The new 4K TVs shown by several manufactures this year at CES are either the next big thing in television or just a more expensive version of same old, same old. The truth for most people is probably something in between.
LG this week unveiled the company’s first 4K (3840x2160 screen resolution) LED TV model LM9600. At 84 inches diagonally, it was not only one of the highest resolution TVs at the show (Sharp showed a prototype 8K TV) but also one of the largest.
Because there is no 4K content available and no expectations that 4K content is coming in any serious way any time soon, the main benefit of 4K resolution is that you can get a bigger picture (or sit closer) without seeing any pixel structure and you can get full 1080p resolution 3D with polarized glasses. That’s important, especially to LG, because they’ve been driving hard the benefits of passive polarized 3D over active.
I was able to get up close and personal with LG’s LM9600 TV. On the CES show floor it was only being demonstrated in 3D mode with some footage prepared by LG, not Blu-ray material.
First off, the TV uses LG’s LED Plus technology which means it’s edge-lit, but incorporates zones of local dimming. The rep at the TV didn’t know how many zones. I was also told it’s a 240Hz screen, but was unable to get complete confirmation on that.
The TV’s colors were dramatic, maybe a bit too dramatic and over saturated, but that could be a combination of the content and the way the TV was set up for the event. These sets aren’t usually calibrated to home theater specs when viewed in a convention center—they’re set up to be bright and bold under super bright lighting.
The first thing you notice as you approach the TV is how close you can get without seeing any pixel structure—I approached to within a foot or so, and even then the picture was smooth, even along edges. At more normal viewing distance, the TV was incredibly sharp. Note, this was all in 3D mode.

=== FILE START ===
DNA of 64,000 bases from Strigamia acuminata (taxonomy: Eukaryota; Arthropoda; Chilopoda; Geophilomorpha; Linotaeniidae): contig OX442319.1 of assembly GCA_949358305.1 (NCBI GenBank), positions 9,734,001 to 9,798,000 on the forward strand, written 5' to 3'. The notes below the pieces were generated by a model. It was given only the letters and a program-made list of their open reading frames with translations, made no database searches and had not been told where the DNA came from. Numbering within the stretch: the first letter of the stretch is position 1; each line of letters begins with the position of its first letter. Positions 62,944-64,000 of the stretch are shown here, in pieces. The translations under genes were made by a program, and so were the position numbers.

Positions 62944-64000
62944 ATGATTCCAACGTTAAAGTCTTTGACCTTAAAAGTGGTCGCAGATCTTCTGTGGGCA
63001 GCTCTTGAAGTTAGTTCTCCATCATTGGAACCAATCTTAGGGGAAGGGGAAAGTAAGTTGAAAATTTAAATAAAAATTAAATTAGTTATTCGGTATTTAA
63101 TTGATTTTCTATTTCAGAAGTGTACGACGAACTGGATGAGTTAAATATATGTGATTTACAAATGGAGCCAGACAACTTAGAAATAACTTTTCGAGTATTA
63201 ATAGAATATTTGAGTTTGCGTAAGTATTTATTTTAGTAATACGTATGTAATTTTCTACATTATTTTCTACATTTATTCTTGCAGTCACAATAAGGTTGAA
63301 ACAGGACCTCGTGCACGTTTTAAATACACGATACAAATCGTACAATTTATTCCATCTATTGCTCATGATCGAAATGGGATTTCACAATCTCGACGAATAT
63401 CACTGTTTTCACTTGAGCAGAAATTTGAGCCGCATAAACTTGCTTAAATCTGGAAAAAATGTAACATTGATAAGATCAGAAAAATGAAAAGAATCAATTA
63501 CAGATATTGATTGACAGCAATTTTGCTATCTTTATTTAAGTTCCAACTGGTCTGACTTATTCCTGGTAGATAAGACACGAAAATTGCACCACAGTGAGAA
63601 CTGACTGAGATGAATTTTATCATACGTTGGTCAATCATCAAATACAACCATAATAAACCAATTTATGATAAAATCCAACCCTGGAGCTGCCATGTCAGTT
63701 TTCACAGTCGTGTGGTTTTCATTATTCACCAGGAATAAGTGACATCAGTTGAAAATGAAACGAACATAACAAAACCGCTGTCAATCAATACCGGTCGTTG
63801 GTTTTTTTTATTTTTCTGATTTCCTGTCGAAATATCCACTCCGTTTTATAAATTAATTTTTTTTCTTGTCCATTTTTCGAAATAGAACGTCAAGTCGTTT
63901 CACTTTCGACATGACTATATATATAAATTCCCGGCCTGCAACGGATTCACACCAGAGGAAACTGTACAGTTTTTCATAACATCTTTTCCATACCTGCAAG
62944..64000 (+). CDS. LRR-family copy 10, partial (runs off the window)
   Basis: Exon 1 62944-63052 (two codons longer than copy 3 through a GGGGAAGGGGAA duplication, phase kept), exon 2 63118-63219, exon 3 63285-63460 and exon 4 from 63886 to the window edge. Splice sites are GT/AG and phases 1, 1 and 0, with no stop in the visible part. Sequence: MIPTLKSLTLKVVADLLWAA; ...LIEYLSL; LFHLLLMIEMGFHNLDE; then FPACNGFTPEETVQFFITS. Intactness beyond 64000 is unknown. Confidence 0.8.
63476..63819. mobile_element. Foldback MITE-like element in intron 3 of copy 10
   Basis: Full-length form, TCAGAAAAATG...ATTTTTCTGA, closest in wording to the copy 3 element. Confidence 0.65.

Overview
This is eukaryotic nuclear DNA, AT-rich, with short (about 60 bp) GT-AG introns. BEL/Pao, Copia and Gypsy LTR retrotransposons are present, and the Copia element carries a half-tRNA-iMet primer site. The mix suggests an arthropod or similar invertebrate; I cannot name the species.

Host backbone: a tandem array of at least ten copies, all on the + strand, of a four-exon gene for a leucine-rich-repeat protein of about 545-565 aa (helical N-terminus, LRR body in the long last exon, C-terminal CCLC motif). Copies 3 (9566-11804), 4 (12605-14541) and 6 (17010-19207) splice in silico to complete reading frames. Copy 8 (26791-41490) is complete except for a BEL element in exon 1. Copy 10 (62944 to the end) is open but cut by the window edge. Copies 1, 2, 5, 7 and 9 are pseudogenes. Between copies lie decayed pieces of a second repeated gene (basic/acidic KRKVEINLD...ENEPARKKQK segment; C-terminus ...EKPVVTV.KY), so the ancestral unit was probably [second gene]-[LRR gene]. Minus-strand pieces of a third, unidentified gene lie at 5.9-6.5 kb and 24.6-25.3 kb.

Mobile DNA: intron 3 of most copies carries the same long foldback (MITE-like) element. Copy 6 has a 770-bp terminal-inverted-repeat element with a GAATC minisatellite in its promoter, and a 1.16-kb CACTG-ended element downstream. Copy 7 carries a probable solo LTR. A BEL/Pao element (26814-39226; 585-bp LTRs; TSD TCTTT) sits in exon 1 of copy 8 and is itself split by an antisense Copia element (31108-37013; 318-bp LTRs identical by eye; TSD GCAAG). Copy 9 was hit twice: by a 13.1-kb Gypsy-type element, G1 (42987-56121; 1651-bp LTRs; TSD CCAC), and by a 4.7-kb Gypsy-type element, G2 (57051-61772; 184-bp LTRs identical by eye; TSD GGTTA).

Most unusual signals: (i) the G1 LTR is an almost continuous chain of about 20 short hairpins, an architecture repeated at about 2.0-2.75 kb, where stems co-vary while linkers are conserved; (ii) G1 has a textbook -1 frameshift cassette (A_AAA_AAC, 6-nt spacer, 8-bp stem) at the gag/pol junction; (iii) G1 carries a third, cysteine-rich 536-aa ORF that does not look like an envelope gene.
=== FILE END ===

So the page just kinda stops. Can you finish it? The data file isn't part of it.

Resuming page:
Wearing polarized 3D glasses (LG must have handed out thousands of them at CES this year), the picture didn’t exhibit any of the softening that can be associated with a standard 1080p passive TV set because in this case, each eye received a full 1080p picture. The 3D effect was very convincing. In one scene when a fencer thrust his foil at the viewers the entire crowd swayed back to get out of the way. The hand guard of the foil appeared to be inches from my face, but looked detailed and real. The image showed no crosstalk or flicker that I could notice.
In other scenes some objects grew softer in appearance as they moved out of the mid-field, either backward or forward, of the 3D image. Flowers that looked sharp as they were further back became cloudy as they moved closer to the viewer.
Black areas also looked strong, but the content on the screen was mostly bright and colorful, so it’s difficult to judge how well the black levels really are at this point.
It will be good to see how this TV looks with 3D Blu-ray movies, but we’ll have to wait for review samples. I also want to see how it looks upscaling regular 1080p for 2D viewing.
The model will come with LG’s new suite of smart TV features including the Magic Remote with voice and gesture control.
This model is planned for release sometime in the second quarter of this year. The price hasn’t been released yet, but expect it to not be cheap.
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Grant Clauser has been covering home electronics for more than 10 years with editorial roles in several consumer and trade magazines. He's done ISF-level damage to hundreds of reviewed products and has had audio training from Home Acoustics Alliance and Sencore. He's also the author of the book The Trouble with Rivers
. Follow him on Twitter @geclauser.